PITTSBURGH -- In the first wave of the White House's new western Pennsylvania offensive, one of President Donald Trump's chief aides Thursday attacked Democratic congressional candidate Conor Lamb on abortion while casting Republican Rick Saccone as "a reliable vote" for the president.
White House counselor Kellyanne Conway, the first of three Republican heavyweights set to campaign in the region before Tuesday's special election, said even a single vote could affect Trump's policy agenda on Capitol Hill.
"Every vote counts at the ballot box, but every vote counts in Washington right now, too," she told a dozen campaign volunteers at an Allegheny County GOP office.
Conway acknowledged that she was the "warm-up band" for the White House's final-days push to preserve a Republican congressional seat in Pennsylvania's 18th District, a working-class region that stretches from the Pittsburgh suburbs to the West Virginia border.
The president is scheduled to attend a local rally Saturday, followed by his son, Donald Trump Jr., on Monday.
Saccone, a 60-year-old state representative, has wholeheartedly embraced Trump throughout his campaign. In the 2016 election, Trump carried the region by nearly 20 percentage points. Yet with the election just days away, polls suggest that Saccone is essentially tied with Lamb, a 33-year-old Marine and former federal prosecutor who has never before run for office.
Former Vice President Joe Biden campaigned on Lamb's behalf earlier in the week.
The White House is not taking any chances in the latest Trump-era special election.
Democrats have overperformed in virtually every contest across the country since Trump took the White House. And the sting of the GOP's December defeat in Alabama's special Senate race, in which Trump lent his name and time to failed Republican nominee Roy Moore, is still fresh.
Beyond surrogates, the Republican National Committee, which is the White House's political arm, has spent more than $1.1 million so far to support Saccone, said committee spokesman Rick Gorka.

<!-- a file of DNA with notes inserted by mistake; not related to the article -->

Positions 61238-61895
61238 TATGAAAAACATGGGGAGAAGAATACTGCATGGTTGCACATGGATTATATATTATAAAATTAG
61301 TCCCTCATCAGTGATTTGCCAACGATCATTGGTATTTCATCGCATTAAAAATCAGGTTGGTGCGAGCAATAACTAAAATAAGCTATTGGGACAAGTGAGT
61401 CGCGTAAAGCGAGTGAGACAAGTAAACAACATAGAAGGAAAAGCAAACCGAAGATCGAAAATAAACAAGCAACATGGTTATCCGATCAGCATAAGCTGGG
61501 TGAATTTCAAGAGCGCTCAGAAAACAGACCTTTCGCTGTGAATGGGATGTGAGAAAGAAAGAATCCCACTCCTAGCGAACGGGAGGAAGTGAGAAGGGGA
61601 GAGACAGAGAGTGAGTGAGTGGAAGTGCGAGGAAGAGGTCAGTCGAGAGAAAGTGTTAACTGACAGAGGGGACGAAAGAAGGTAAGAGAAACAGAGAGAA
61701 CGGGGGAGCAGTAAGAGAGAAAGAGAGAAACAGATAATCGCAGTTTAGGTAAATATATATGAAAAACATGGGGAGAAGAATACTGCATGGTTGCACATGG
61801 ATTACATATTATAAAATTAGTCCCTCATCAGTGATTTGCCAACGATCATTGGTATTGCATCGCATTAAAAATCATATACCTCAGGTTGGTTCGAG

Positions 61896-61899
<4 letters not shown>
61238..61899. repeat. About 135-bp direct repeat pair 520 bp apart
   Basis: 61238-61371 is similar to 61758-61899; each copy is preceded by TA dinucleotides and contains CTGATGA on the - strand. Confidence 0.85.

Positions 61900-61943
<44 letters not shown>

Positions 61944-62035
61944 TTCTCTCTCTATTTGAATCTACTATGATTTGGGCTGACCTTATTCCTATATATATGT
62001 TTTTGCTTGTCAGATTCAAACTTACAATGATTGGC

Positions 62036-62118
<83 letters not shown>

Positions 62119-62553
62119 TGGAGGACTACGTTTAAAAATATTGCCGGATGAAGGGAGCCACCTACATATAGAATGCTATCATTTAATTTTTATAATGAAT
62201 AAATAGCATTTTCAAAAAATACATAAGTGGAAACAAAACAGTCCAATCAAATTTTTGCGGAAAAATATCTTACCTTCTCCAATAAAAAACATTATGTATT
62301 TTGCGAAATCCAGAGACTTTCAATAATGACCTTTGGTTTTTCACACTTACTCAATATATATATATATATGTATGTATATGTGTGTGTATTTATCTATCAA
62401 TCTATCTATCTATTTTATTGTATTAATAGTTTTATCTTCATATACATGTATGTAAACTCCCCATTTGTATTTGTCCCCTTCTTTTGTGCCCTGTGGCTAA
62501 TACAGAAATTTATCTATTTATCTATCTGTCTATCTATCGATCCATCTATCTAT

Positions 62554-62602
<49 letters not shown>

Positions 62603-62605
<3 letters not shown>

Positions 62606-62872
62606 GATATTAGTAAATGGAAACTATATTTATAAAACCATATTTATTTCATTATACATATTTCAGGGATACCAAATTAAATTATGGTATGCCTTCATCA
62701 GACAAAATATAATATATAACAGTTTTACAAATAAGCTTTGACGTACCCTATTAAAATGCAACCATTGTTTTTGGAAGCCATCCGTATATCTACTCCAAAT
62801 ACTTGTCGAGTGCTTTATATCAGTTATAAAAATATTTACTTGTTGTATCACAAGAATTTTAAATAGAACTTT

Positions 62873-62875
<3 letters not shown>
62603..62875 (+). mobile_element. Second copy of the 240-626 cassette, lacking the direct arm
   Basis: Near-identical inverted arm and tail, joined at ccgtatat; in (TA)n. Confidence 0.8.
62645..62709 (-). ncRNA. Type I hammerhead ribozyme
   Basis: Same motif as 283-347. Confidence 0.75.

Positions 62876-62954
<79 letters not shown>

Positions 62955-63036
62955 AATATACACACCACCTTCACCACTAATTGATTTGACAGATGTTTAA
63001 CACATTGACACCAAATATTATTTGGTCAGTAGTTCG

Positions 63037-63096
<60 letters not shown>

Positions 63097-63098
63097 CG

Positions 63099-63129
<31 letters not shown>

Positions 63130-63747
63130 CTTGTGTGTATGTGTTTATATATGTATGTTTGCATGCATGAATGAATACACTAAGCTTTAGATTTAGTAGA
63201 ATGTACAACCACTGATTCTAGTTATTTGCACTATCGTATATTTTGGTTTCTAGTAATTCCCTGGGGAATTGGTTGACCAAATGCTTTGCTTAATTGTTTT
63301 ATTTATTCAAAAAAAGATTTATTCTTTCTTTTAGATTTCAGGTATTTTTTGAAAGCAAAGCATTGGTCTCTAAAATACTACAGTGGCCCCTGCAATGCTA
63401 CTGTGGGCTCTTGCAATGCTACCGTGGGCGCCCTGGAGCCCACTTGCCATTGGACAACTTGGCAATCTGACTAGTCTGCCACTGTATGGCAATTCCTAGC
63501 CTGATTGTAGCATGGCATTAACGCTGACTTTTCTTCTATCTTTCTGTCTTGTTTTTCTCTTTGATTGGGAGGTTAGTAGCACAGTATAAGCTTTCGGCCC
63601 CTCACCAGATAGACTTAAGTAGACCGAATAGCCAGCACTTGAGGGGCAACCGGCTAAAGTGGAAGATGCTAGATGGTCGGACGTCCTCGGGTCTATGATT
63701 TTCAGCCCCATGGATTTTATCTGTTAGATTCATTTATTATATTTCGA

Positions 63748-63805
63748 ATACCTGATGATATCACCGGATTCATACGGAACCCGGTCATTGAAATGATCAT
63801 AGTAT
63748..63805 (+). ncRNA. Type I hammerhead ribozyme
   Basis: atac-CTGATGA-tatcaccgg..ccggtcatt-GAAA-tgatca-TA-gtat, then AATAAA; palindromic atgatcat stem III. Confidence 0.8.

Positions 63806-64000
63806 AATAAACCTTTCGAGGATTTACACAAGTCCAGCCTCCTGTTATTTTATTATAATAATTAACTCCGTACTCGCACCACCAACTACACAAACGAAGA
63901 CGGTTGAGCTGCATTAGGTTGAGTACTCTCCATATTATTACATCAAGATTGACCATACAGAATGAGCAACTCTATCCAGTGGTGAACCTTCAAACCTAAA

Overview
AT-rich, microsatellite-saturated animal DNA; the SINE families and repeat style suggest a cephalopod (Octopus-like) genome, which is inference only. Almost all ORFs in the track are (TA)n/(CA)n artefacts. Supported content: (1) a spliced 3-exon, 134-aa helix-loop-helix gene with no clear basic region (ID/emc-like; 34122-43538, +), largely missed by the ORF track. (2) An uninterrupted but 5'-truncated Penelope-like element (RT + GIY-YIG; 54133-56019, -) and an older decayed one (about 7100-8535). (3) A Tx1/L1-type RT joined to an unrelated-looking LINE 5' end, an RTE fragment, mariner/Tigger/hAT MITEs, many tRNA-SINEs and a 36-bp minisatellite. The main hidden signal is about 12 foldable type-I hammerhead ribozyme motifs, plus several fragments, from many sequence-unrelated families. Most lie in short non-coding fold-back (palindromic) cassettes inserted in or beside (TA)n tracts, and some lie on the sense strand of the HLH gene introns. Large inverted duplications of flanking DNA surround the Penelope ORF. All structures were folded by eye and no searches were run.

Other national groups allied with the GOP have spent nearly $8 million on advertising in the race, which is more than seven times the amount invested by national Democratic allies not affiliated with the Lamb campaign.
Conway lashed out at Lamb as "extreme" on abortion, seizing on his opposition to a ban on abortions after 20 weeks of pregnancy.
"Most pro-choicers say they're for reasonable restrictions. But the Democratic Party platform is not. It essentially is abortion for anyone, anytime, anywhere," Conway said.
Lamb has said he personally opposes abortion as a Catholic, but he supports a woman's right to choose as set in law.
Conway's appearance comes just days after a federal watchdog determined that she violated the federal law prohibiting government officials from using their positions to influence political campaigns.
The Office of Special Counsel said Conway violated the Hatch Act twice last year when she spoke out in support of Moore in Alabama's Senate race.
Information for this article was contributed by Zeke Miller of The Associated Press.
A Section on 03/09/2018